Personalised nutrition – looking at the impact of different interventions

Personalised nutrition has been making headlines for some time, but how much impact do different types of interventions have, and which work best?

Science has now advanced to a point where it can look deep inside us as individuals and calculate individual nutrition and health needs.  

As a result, the personalised nutrition sector is rapidly expanding. But among the hundreds of apps and advisors out there, reliable research about the effectiveness of these tools isn’t easy to find.   

The health advice may be personal, the question is: Will it work?  And will any lifestyle changes stick around long-term?

This where the Preventomics Programme comes in. It has been gathering evidence on the effectiveness of different approaches to personalised nutrition, and analysing their worth.

It is a huge bit of research, looking at the potential of omics sciences, especially metabolomics, and changes in habits as drivers of development.

Participants were given personalised plans for nutrition and lifestyle habits to improve their health, based on the individual, such as physical and behavioural traits, lifestyle, genotype, preferences and physical condition.

There were three scenarios:

  • Personalised recommendations at the point of sale with products suggested to be added to the basket beneficial for the users.
  • Personalised delivery food service responding to the nutritional user’s profile, preferences and physical and behavioural traits.
  • Personalised nutritional advice by nutritionists for subjects with abdominal obesity through a software and mobile app.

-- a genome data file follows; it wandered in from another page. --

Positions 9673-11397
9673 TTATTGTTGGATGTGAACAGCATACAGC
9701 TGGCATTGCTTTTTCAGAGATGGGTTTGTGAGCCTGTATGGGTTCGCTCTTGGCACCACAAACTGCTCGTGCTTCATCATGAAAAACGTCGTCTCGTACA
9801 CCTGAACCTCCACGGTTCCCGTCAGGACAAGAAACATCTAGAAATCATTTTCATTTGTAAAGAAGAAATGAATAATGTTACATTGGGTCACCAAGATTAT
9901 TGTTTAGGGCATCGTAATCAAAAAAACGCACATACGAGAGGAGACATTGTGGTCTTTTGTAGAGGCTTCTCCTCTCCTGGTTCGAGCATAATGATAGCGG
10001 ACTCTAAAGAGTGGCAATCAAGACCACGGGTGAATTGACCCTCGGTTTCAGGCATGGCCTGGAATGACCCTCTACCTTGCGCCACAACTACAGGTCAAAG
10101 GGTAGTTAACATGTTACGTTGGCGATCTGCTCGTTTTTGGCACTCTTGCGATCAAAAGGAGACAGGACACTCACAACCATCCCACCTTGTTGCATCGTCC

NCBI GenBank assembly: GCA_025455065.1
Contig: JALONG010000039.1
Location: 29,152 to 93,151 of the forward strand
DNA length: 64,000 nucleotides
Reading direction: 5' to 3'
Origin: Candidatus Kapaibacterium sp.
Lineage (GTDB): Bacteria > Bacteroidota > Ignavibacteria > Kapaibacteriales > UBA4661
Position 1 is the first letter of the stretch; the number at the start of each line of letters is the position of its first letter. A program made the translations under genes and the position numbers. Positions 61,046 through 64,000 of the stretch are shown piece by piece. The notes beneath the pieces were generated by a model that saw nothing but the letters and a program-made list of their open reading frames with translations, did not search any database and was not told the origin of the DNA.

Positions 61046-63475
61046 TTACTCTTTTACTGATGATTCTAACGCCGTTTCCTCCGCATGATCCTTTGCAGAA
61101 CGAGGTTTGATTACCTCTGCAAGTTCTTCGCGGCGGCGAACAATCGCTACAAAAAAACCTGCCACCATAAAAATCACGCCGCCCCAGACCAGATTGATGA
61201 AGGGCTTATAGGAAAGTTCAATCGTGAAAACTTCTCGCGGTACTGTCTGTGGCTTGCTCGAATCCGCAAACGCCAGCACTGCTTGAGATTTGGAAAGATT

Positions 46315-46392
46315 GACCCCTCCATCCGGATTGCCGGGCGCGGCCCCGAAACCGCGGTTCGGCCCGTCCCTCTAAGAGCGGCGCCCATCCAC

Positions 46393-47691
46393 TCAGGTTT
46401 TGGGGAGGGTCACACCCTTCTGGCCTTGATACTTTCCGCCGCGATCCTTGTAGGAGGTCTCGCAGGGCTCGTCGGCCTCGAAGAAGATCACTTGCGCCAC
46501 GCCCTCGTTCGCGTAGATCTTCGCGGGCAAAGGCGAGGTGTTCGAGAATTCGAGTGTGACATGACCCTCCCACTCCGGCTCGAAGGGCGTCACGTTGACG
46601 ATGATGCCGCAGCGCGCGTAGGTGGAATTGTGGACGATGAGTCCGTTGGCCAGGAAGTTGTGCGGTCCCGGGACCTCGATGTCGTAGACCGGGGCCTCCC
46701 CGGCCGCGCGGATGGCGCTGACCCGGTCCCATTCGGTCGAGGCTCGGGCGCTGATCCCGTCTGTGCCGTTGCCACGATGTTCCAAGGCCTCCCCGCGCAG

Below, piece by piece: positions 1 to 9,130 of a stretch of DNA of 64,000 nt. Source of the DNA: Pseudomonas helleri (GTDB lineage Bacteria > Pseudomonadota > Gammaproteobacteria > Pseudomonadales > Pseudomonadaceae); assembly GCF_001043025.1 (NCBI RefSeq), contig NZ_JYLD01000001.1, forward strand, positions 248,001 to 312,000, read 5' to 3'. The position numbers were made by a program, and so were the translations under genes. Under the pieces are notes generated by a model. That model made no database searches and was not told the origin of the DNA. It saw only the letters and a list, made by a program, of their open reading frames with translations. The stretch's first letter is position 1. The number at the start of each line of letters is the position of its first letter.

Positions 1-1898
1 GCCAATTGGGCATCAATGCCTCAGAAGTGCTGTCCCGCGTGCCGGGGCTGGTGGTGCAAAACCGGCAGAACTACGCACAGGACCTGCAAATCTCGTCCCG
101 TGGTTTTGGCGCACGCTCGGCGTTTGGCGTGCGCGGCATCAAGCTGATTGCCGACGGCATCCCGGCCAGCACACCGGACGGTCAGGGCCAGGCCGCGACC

Listen to the full episode to find out what was learned and how it might impact the personalised nutrition sector in the future.

Josep Maria del Bas, Senior researcher in the Nutrition and Health Department, Eurecat

Josep Maria del Bas has degrees in Chemistry and Biochemistry and holds a PhD in Nutrition and Metabolism from Rovira i Virgili University in Tarragona.

He has focused his professional career on the study of molecular mechanisms involved in the interaction between nutrition and health.

His current duties at Eurecat include coordinating multidisciplinary teams dedicated to researching the health effects of food and pharmaceutical products.

Taking a photo of food

Listen to our podcast here

Latest episodes

What will motivate food consumers in 2030?

Agriculture – are we prepared for the next technological revolution?

Confectionary and potato starch – a match made in heaven?

New product development – an innovation journey worth taking


Personalised nutrition – looking at the impact of different interventions